You say you want a (brand) revolution? 5 steps for creating “disruption”

You say you want a (brand) revolution? 5 steps for creating “disruption” 1200 882 brandecho

Disruption has become a popular buzzword, but what does it really mean in a brand context?  And how can a brand truly “disrupt” without trying too hard—or becoming at risk of presenting a phony persona that doesn’t match actual consumer experiences?

The term Disruptive Marketing was advanced by author Geffrey Colon, who wrote a book in 2016 called Disruptive Marketing: What Growth Hackers, Data Punks, and Other Hybrid Thinkers Can Teach Us About Navigating the New Normal.  Colon emphasized that the ability for brands to converse with core audiences is, by today’s standards, far more effective than “hard selling” when it comes to stimulating purchase and advancing loyalty.  After all, brand awareness is now strongly driven by quality content, and information is, in turn, increasingly peer-to-peer shared and distributed.  For these and other reasons, we’re in a current environment where marketers simply can’t shy away from taking the right, strategic risks at the right time if they want to stand out.

Moreover, this new age of more progressive marketing is totally defined and measured by metrics and analytics impact—criteria which are now deeply interwoven with campaign success.  How does a particular ad or marketing concept move the needle in terms of brand awareness and sell-through?  Which target demos were effectively reached?  What’s the repeat purchase rate?  How does your product fare (or fail) versus the competition?  The question of Big Data and performance measurability underlies nearly every initiative undertaken by any company with a serious marketing budget.  But taking an overly cautious stance when it comes to brand marketing may also make it difficult for organizations and their products to effectively compete in this area.

Without question, savvy communicators need to be on their game.  Falling back on outdated modes of marketing can quickly cause a would-be category leader to fall behind, while the wrong knee-jerk “bold” moves can also derail good strategy and come across to the marketplace as non-genuine or out of touch.  Relevance is increasingly important to both consumers and industry watchers, so a good brand strategy needs to take care to connect the dots.

So, what’s a creative brand, with a solid product story, to do if it really wants to breakthrough?

Here are FIVE tips for marketers to consider when it comes to launching a brand initiative that’s feisty, creative and at least a little…disruptive.

First of all, disruption doesn’t necessarily mean generating a video that instantly goes viral, or waging a zany publicity stunt that lands a feature spot on the “Today Show.”  (That level of visibility would, of course, be welcomed by most, but true disruption is more strategic, sophisticated and subtler.)  Creating “flash” doesn’t necessarily equate to aspiration or emulation—and these are two qualities that many truly disruptive brands achieve nearly holistically.  But not being afraid to break out of the box and challenge marketing and industry conventions is definitely a place to start.  While this kind of change can’t be forced, or necessarily homegrown, it can be identified, nurtured and cultured.

Airbnb’s brilliance in rethinking destination travel and hospitality created entirely new standards for the travel space.  It was fresh.  It repurposed existing assets (and literal real estate).  It created new revenue models for property owners looking to offer up non-utilized space.  It was peer-to-peer optimized and it worked seamlessly on mobile…resulting in nothing short of a total sea change both in terms of business model and brand adoption.  The message is: Don’t be afraid to shake things up.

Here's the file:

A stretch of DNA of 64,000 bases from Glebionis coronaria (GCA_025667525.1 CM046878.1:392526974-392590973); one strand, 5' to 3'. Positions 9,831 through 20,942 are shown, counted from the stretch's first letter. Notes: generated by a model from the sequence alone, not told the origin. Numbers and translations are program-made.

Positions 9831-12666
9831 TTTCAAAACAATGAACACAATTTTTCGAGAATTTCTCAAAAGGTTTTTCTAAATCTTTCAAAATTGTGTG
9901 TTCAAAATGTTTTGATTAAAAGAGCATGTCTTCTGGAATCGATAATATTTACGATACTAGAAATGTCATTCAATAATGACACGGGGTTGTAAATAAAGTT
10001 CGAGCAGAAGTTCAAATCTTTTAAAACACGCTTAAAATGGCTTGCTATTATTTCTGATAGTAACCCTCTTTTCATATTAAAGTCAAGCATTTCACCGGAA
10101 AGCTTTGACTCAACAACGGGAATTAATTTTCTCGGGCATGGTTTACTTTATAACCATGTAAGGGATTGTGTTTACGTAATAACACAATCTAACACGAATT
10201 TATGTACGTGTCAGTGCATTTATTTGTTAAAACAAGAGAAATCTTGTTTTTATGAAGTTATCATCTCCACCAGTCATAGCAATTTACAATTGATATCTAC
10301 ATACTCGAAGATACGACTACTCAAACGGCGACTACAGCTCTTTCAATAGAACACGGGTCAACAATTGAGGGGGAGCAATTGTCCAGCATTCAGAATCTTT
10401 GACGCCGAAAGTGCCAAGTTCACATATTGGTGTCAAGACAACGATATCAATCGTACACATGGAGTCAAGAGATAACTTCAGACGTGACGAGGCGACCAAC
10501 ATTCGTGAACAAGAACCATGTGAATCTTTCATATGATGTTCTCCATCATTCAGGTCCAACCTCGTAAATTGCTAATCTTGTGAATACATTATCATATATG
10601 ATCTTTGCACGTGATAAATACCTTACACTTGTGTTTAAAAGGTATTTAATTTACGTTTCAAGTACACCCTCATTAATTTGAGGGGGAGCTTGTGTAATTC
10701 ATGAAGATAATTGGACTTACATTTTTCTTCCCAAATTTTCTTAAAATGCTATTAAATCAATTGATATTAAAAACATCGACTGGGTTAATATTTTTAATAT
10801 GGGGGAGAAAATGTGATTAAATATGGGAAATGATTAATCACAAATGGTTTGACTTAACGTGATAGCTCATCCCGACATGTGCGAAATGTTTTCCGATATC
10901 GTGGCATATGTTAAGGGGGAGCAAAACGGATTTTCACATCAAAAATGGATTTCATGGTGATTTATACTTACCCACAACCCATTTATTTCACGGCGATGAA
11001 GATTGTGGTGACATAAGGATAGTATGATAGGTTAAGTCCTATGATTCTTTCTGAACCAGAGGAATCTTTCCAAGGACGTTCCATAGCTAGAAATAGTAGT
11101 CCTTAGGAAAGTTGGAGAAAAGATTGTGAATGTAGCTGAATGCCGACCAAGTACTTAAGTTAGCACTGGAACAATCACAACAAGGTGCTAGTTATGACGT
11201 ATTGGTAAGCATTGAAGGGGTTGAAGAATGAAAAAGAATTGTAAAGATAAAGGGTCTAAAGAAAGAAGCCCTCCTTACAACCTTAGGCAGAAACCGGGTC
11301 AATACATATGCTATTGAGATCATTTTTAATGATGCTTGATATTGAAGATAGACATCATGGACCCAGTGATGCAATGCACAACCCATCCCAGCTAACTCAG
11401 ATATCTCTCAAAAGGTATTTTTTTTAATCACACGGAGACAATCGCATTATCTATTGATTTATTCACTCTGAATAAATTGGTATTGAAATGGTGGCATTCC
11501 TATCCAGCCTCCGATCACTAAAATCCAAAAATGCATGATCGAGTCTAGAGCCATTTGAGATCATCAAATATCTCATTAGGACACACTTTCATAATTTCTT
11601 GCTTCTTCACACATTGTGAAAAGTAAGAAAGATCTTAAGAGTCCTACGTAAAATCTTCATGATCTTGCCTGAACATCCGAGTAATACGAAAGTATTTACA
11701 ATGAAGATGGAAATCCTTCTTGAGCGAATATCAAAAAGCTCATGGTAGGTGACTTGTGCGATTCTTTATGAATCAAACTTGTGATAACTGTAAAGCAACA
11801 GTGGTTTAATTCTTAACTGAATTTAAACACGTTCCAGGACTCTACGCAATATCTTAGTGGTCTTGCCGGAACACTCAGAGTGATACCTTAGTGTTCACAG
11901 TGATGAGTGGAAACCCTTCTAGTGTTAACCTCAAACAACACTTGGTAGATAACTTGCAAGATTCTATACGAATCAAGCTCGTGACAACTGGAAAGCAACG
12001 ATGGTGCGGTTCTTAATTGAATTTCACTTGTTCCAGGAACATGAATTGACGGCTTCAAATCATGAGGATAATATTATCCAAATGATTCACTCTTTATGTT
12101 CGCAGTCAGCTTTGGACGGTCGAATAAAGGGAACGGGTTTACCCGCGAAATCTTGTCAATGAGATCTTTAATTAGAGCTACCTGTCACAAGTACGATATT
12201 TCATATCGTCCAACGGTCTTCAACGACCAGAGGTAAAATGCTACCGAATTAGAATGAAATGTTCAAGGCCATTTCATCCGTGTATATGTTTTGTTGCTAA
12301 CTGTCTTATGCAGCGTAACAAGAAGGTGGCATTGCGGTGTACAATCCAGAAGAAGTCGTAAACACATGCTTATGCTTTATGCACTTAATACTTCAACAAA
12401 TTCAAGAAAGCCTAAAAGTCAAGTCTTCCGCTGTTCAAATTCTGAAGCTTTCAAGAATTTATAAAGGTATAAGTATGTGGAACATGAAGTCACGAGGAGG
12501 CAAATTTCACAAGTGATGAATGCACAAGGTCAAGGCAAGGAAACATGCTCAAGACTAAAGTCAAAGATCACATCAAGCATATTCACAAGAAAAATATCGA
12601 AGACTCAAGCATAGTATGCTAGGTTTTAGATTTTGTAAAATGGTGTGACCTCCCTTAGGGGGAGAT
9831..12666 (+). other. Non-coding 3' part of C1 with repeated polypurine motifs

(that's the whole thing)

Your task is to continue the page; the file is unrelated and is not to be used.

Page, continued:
Second, look for the holes in the marketplace.  Identify opportunities to deliver the new “new.”  According to a recent research study, 88 percent of Americans are drawn to concepts, product ideas and services that are original and fresh.  It’s part of our societal ethos to be attracted to that which hasn’t been overdone or overused.  Call us a disposable culture, if you will—but the modern day consumer populace tires easily and the excitement that comes with the embrace of the unknown or untried is simply hard to resist.  This is especially true for those early adopters who thrive on on-the-cusp trial and brand evangelism.

Third, consider greater simplicity.  Some of the most effective category disruptors have excelled because they streamlined traditional, behemoth models that had become too complex and cumbersome.  More complicated doesn’t equal better—it just equals more complicated.  Really think about your product application, supply chain and distribution, and, most importantly, your story to reveal whether there’s a cleaner and more direct way to deliver your goods to market.  Particularly, with Millennials (the hottest current consumer demographic sweet spot), “no frills” still sells.  Keep it real whenever possible.

Fourth, lighten up.  Our world is full of gravitas—and a little brevity goes a long way to endear your brand and your wares to the consumer public.  Don’t be afraid to inject (appropriate and non-offensive) humor into your brand story.  The hearts and minds that you’re wooing will thank you—and they’ll be more likely to share your story or news with others.

Fifth, take the time to really understand both your consumer and your industry niche.  There are simply zero substitutes for strong and intuitive category knowledge.  Know the demographics, memorize the analytics, and learn the lingo.  Brands that fake it are less likely to make it.  The marketplace—customers and competitors alike—will respect a brand that has done its homework and paid attention to the nuances and details that matter most to their target audience.  And, don’t hesitate to learn from the companies and brands that are riding the white swells.  Look and learn from digitally native vertical (or v-commerce) applications like Dollar Shave ClubEverlane and Glossier that turned their brand identity, product sourcing or distribution (or all three) on its ear.  These and other hot emerging brands represent good company to keep—and “like” commercial entities often create business collectives, or top brand “sub-cultures,” that become indirect incubators for shared change and fresh ideas.